Seventeen. It is almost a lost year between sweet 16 and the adulthood that comes along with 18. For many, 17 is a rebellious age when they feel like they have already reached grown-up status but still have some hard lessons to learn, some growing to do. The past year of WordPress’s life has felt much the same. Our community has worked and is still working through some rough patches. We are still learning. We are still growing. For better or worse, we are still coming together to build a better web.
By its next birthday, we should expect to see a much different WordPress. It will have grown from a simple blogging platform to nearly a full site builder. The community will likely stumble a few times as users and developers acquaint themselves with an evolving platform. With luck, we can work through most of the kinks before that day arrives. For now, we will need to suffer a bit through this messy teenage rebellion.
Teens often see the world differently than those of us well into adulthood do. We must be there to temper the worst ideas but encourage the hopes and dreams that accompany the vision of youth. It is this vision that will change the world. I expect no less from WordPress in the coming years.
Currently, WordPress powers 36.7% of the top 10 million websites. It has come a long way since its humble beginnings as the basic fork of B2/cafelog that Matt Mullenweg and Mike Little kick-started in 2003. It has brought online publishing to millions and provided careers for 1,000s — I have been blessed with a 12-year career thanks to WordPress.
The first official release of WordPress landed on May 27, 2003. The platform included texturize (so good it’ll make your quotes curl), a link manager for building blogrolls, improved automatic line breaks, manual excerpts, XHTML 1.1, new default templates, and a fresh admin interface. Needless to say, the software has changed since its first release — can we make blogrolls cool again?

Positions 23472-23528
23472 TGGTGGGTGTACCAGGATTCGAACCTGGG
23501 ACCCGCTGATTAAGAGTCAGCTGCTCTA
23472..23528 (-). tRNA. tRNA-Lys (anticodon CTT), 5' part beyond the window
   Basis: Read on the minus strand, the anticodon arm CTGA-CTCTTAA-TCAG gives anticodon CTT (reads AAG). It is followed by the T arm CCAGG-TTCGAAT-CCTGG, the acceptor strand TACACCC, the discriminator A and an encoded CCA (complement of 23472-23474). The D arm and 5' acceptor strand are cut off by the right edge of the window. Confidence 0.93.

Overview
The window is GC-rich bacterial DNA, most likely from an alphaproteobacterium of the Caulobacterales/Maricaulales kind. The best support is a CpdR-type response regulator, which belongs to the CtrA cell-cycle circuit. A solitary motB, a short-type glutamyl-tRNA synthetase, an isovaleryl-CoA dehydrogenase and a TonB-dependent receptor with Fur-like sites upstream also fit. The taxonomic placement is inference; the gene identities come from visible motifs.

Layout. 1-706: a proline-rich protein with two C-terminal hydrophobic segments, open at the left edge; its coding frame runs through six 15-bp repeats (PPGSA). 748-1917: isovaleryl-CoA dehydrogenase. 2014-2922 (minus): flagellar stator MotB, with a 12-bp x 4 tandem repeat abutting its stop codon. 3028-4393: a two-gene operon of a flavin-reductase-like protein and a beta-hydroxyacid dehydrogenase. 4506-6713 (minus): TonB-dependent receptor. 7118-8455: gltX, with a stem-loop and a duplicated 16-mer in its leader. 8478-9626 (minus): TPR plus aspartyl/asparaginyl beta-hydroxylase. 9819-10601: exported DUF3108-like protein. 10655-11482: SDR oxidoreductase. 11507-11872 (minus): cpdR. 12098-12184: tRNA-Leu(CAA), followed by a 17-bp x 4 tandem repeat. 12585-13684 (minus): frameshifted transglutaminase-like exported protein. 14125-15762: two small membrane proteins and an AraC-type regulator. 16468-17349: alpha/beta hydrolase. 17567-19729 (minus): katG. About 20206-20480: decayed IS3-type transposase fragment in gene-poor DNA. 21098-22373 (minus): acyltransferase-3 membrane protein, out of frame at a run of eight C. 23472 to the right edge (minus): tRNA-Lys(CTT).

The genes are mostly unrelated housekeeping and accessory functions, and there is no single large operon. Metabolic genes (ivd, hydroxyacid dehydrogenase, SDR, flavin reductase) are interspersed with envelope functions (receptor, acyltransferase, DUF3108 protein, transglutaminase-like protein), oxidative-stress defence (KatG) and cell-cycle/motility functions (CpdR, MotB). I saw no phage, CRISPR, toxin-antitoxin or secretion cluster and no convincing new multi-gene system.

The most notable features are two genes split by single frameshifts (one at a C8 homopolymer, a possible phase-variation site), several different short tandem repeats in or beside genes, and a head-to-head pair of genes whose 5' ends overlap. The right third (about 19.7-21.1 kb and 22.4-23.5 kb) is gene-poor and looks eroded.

Perhaps the saddest part of WordPress’s 17th birthday is that most of us cannot celebrate it together in person. No slices of birthday cake will be passed to WordCamp attendees. We cannot share a hug or a handshake. We cannot clink our glasses together in a toast. However, we can still celebrate in spirit.
In Celebrate Seventeen, Mullenweg urges the community to enjoy this day:
If you’d like to celebrate with me, put on some jazz, eat some BBQ, light a candle for the contributors who have passed on, help a friend or stranger less technical than you build a home online, and remember that technology is at its best when it brings people together.
My addition to his list would be to hop over to your WordPress website and write a blog post. It can be anything. Write in celebration of WordPress turning 17. Write about your children, cats, or dogs. Share your feelings surrounding the COVID-19 pandemic. Whatever it is, just write. The best celebration of WordPress is to use the platform to do the one thing it was meant to do 17 years ago — publish something on the web.
Then, take a moment to appreciate the ability that we have to share our thoughts with the world. WordPress represents the most important, inalienable right that all humans share — freedom of expression. It has provided an avenue for people all over the world to share their thoughts for 17 years. That is not something to be taken lightly. So, let today be a celebration, despite the rough patch the world is going through. Let today be a celebration, regardless of our weekly arguments about the project’s future. Let today be a celebration of the people from all walks of life who have come together to build this amazing piece of software.
Most of all, take time to appreciate that we have an even brighter future to look forward to. WordPress may be a bit of a dinosaur in this fast-paced world of technological advancement, but it is not done yet. It may be going through a huge transitional phase at the moment, but we are not to the halfway point. We are just getting to the good stuff.
Buckle up. Look for the next 17 years to be an even wilder ride. I welcome the adventure.